Dar es Salaam residents may have a long way to go before their children can enjoy quality sanitation and good sports infrastructure in public schools. In a research brief released today, Uwazi at Twaweza shows that public primary schools in Dar es Salaam are in dire need of more and better quality sanitation facilities--toilets, clean and safe water and playgrounds for extracurricular sports activities.
The brief titled “Public Primary schools in Dar es Salaam: poor toilets, little sport” is the second in a series of analyses based on a survey of a sample of 40 primary schools in Ilala, Temeke and Kinondoni conducted between August and December 2010.
It shows that on average 90 pupils have to share a toilet that should normally cater for 20 girl pupils or 25 boy pupils. The brief observes further that in some schools more than 100 pupils have to share one toilet hole.
Concerning sports, the researchers note that the Government recently reinstated sports subjects and competition in games to encourage gifted pupils to purse sports and to make the learning environment more exciting. However, the survey, shows that one out of every four schools did not have a playground, and those that had them still complained about their inadequacy and lack of equipment. Also in some schools, spaces reserved for playground have been invaded by neighbours.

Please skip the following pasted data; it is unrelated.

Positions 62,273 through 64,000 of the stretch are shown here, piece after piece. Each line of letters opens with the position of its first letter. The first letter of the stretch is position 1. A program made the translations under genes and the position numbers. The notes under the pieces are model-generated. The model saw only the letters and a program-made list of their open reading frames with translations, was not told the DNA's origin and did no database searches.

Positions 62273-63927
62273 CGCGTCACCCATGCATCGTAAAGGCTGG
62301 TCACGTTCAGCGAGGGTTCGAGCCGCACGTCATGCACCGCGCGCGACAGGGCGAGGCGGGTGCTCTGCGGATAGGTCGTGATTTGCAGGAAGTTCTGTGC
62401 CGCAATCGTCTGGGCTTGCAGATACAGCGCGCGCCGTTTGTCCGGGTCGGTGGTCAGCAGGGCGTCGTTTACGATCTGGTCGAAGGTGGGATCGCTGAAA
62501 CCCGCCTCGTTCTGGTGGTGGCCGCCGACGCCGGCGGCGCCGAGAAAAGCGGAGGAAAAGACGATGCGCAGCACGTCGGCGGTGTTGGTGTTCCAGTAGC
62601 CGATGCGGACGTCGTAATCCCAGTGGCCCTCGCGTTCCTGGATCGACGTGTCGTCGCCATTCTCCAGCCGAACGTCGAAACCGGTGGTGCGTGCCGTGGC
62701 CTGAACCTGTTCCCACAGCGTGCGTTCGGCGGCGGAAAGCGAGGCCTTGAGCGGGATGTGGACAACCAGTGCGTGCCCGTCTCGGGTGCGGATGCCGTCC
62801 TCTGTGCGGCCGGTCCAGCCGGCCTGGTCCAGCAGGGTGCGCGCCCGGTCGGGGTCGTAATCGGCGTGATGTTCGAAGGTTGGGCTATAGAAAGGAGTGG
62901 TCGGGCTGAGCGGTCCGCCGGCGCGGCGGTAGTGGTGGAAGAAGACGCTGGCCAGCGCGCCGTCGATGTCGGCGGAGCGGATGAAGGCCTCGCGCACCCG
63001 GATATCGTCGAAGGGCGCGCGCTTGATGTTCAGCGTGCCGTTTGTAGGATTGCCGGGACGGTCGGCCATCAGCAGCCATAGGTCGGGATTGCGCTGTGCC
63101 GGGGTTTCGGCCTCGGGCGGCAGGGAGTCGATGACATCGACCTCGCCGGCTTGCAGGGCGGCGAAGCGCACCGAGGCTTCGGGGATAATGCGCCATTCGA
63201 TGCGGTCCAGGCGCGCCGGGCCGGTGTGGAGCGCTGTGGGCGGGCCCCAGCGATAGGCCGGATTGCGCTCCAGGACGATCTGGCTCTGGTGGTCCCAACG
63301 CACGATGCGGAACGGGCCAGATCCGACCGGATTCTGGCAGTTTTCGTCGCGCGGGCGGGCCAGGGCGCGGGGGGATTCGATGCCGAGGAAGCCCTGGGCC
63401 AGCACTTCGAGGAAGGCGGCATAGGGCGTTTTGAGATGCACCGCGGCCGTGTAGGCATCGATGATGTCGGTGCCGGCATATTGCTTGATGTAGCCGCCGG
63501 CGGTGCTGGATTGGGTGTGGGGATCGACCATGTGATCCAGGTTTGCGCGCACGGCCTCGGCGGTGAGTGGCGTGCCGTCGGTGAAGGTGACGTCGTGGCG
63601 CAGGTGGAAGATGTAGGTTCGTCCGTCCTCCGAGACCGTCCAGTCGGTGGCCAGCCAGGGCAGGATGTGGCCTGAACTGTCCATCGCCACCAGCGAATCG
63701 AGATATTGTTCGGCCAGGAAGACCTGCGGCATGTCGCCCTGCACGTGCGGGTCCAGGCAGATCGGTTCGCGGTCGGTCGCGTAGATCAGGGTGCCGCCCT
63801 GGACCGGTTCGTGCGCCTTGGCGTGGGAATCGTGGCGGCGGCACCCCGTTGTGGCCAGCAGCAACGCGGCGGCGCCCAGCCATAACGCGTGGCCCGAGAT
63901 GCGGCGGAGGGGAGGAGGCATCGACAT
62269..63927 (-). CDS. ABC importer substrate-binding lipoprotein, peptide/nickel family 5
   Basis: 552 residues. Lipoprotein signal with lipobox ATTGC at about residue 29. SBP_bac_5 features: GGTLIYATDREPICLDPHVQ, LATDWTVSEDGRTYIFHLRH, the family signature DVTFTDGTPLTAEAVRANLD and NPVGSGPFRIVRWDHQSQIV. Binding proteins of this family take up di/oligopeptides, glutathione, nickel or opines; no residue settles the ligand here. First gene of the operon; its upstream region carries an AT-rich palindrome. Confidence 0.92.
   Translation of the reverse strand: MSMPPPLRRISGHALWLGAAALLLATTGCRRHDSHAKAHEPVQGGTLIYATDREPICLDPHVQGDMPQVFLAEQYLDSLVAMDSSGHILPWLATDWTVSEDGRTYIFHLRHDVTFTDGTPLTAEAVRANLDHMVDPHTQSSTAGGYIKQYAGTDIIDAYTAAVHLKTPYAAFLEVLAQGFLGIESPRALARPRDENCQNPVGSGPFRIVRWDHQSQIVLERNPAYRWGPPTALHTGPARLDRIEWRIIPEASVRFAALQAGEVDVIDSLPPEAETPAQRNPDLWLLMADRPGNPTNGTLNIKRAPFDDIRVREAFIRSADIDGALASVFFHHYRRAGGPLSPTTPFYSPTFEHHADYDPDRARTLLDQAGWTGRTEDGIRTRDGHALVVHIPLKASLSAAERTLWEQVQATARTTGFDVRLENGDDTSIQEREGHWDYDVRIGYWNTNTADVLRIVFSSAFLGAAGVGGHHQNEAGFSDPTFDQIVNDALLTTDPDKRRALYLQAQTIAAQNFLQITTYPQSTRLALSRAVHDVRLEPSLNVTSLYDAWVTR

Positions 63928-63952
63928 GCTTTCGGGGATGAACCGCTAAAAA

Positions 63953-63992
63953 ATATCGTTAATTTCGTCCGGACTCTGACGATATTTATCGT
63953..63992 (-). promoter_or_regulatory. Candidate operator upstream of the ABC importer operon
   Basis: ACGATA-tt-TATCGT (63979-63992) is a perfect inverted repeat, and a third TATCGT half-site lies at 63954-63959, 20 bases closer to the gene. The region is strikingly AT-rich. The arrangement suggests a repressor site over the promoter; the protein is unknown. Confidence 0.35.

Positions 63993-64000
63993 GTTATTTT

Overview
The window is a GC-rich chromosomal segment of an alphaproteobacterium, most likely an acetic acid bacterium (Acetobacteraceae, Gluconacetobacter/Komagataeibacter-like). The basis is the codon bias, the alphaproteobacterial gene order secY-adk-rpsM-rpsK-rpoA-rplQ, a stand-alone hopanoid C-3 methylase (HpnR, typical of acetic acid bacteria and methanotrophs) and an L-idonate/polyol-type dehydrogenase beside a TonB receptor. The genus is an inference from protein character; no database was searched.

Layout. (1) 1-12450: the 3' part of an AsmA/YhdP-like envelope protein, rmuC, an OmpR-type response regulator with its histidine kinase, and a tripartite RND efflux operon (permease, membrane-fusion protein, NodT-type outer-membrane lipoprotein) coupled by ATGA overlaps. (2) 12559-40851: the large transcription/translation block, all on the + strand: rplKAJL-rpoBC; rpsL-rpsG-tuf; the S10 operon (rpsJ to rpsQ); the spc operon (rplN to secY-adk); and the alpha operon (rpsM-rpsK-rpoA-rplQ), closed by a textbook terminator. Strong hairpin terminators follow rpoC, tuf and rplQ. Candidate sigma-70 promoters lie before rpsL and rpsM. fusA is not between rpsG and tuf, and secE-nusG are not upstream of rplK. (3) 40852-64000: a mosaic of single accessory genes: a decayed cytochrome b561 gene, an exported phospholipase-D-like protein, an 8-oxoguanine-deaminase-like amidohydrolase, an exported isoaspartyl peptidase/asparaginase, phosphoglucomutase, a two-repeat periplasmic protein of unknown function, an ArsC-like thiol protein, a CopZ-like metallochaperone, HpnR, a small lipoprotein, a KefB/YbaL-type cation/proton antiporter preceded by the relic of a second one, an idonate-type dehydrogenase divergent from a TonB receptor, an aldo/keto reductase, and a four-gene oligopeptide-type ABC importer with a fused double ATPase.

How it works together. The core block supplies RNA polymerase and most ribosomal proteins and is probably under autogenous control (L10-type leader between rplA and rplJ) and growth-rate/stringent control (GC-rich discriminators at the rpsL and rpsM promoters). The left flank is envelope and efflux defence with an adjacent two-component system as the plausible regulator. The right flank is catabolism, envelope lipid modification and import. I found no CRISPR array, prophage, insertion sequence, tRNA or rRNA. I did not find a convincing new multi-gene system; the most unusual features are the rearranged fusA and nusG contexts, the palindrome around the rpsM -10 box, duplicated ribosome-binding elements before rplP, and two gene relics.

Dar es Salaam is closest to where policies are made and money disbursed, so one would assume that the situation here is generally better than elsewhere. The fact that findings reveal such high level of problems is as such disconcerting.
The researchers emphasize that provision of good quality sanitation facilities should be a priority in all schools. This can be achieved by making sure that sanitation facilities (toilets and water taps/wells) are installed before schools are opened, and that they undergo the necessary maintenance each year.
Regarding sports, the researchers recommend that the Government make sure that, all schools have proper playgrounds; that schools receive and/have at least the minimum package of sports equipment every year; and that school compounds are protected for example by fencing to avoid that neighbours encroach on spaces reserved for playgrounds.
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